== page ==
Something was wrong with October.
In 1929 Tacoma, the rain was missing, and the weather that did arrive out of the north and west was clear and icy cold.
The leaves on the deciduous trees were falling off green with frost, and the juncos and winter wrens were already searching the branches of the conifers.
Ordinarily, the city might consider the dry autumn a blessing, but instead it brought a disturbing reality to what was otherwise a source of immense civic pride.
Now, with winter coming on, the puzzling weather was starting to rattle the confidence of a city that had given itself over to the ultra modern miracle of unlimited electricity.
Tacoma was one of the first cities in America to build its own hydroelectric generation system by constructing the ambitious LaGrande Dam on the Nisqually River in 1912.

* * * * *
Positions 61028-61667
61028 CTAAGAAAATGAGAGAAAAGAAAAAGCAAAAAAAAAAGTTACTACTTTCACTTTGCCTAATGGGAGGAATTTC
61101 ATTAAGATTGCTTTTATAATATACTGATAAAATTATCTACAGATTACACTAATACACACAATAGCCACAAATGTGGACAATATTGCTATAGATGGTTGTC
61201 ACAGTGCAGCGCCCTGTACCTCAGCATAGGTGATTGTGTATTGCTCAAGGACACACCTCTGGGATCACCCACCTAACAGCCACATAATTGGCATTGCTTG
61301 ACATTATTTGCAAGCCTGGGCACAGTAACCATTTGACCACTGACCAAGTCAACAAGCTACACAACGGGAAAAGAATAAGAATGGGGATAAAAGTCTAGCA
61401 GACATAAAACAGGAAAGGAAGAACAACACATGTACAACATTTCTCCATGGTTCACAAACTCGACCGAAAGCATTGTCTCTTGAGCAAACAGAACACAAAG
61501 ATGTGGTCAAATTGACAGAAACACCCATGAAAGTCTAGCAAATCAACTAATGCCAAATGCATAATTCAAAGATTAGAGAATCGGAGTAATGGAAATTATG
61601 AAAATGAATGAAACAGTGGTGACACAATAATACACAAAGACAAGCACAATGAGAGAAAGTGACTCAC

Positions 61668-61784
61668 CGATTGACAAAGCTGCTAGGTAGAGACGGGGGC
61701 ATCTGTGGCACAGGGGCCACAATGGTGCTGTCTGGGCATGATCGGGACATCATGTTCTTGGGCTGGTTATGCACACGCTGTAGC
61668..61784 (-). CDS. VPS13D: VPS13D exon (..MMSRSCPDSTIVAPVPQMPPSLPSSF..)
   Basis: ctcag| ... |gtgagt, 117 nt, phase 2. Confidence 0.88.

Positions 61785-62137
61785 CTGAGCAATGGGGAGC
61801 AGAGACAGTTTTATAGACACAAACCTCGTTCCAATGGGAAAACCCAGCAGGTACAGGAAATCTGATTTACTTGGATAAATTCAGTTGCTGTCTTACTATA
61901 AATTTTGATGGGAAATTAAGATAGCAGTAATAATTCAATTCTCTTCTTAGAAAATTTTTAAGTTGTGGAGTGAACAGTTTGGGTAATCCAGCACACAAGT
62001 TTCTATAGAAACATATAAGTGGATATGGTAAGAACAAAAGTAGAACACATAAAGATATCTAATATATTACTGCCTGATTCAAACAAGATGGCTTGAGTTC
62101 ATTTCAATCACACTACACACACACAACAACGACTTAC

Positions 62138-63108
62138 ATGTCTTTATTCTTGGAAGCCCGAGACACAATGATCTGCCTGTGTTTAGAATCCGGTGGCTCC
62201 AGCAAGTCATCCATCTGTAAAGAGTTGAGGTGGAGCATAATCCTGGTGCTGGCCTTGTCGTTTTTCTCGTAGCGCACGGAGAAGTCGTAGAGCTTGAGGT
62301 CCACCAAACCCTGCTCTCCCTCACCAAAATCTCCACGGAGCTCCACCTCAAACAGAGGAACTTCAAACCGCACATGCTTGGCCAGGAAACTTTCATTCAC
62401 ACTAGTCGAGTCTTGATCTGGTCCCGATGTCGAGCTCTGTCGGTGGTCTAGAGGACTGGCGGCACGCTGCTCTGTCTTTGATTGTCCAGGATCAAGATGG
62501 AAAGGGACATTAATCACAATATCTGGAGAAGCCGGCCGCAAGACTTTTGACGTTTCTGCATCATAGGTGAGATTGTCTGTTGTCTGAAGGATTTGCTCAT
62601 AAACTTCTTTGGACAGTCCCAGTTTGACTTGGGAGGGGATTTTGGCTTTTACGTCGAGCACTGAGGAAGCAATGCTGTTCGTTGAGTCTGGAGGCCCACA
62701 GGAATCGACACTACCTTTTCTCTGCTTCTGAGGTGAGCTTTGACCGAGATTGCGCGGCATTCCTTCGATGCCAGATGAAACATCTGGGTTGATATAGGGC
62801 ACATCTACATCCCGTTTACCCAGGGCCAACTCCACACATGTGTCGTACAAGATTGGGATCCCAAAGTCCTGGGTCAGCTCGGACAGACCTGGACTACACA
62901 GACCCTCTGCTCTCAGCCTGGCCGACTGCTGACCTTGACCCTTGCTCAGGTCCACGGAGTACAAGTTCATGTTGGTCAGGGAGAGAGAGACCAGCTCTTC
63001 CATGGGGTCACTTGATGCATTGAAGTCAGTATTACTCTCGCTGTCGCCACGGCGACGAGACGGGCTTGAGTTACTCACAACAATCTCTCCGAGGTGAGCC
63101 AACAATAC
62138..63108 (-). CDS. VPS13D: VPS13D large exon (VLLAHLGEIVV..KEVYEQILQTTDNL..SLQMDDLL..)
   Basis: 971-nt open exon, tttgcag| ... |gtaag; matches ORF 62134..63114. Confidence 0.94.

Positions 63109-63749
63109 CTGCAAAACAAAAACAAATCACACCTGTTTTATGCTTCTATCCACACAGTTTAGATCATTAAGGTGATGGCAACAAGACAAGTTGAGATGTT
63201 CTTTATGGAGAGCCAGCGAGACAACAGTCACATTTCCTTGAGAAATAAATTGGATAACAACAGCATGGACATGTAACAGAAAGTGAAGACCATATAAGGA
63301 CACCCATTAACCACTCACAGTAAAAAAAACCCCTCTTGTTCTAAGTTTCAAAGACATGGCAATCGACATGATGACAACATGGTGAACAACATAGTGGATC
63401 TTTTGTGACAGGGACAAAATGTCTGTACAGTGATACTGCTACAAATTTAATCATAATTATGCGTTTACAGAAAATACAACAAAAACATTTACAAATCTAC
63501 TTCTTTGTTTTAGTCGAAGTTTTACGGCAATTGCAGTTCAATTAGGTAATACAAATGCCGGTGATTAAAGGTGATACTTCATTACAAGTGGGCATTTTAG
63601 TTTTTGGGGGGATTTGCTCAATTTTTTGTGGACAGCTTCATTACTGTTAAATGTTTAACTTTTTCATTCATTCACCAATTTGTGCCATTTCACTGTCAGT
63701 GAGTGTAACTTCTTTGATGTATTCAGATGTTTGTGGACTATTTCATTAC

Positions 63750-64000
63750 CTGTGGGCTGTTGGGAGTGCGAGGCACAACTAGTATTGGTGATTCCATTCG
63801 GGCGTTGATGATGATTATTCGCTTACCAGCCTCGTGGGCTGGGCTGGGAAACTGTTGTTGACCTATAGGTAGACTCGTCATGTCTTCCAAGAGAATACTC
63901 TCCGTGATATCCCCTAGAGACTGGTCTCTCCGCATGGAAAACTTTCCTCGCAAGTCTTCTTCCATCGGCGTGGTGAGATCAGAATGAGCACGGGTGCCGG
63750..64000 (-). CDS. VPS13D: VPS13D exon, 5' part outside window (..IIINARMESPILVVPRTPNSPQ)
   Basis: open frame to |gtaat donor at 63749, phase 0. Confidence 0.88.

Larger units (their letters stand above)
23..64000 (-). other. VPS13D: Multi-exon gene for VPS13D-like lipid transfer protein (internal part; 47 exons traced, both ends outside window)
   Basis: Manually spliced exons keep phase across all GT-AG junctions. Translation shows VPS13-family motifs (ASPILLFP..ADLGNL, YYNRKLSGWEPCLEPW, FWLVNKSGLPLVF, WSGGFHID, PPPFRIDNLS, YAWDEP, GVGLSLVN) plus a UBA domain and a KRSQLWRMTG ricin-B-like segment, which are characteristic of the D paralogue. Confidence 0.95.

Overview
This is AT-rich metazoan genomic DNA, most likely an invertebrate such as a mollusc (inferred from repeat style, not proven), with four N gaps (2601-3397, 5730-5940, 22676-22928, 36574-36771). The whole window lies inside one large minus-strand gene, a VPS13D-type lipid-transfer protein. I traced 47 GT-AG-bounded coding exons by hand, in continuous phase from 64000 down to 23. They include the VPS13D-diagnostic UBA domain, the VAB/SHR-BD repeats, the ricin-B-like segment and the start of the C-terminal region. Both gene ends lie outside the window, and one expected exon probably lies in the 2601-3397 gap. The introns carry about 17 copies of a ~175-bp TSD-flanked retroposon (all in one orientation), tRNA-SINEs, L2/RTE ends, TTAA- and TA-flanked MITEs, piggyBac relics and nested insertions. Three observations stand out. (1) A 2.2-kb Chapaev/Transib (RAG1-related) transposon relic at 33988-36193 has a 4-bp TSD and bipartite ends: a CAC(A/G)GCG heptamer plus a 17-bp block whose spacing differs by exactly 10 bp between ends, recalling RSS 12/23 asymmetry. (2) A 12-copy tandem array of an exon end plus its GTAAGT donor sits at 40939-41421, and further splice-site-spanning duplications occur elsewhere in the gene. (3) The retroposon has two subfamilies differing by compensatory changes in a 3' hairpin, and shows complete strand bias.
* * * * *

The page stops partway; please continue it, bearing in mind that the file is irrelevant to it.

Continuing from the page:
Then, in 1926, Tacoma City Light switched on the Cushman Dam on the Skokomish River in Mason County and brought a seemingly inexhaustible supply of power more than 40 miles into the city.
The marvel of the Cushman project was not the 1,100-foot-long dam or massive dynamos and generators. It was the engineering feat of spanning transmission lines a mile and a quarter between two towers across the Tacoma Narrows.
At the time it was the longest free-hanging belly span in existence and was entirely over corrosive saltwater.
That electricity was not only cheap but also technically owned by the citizens of Tacoma. That made it almost patriotic to stock up on kitchen appliances, radios, plug-in gadgets and gizmos. In the months after the Cushman electricity started arriving down the transmission lines on 21st Street, more than 5,400 ovens were sold in Tacoma.
The blocks of Tudor-style homes around the Cushman transformer station at 21st and Washington streets were all electric, including furnaces. Blazing street lights just for automobiles began appearing, and downtown, giant electric signs became commonplace.
BUT NO RAIN
Then came the rainless fall of 1929. Between Sept. 1 and Halloween, a period when average rainfall was 7 inches, an upturned bottle cap would not have filled with rainwater.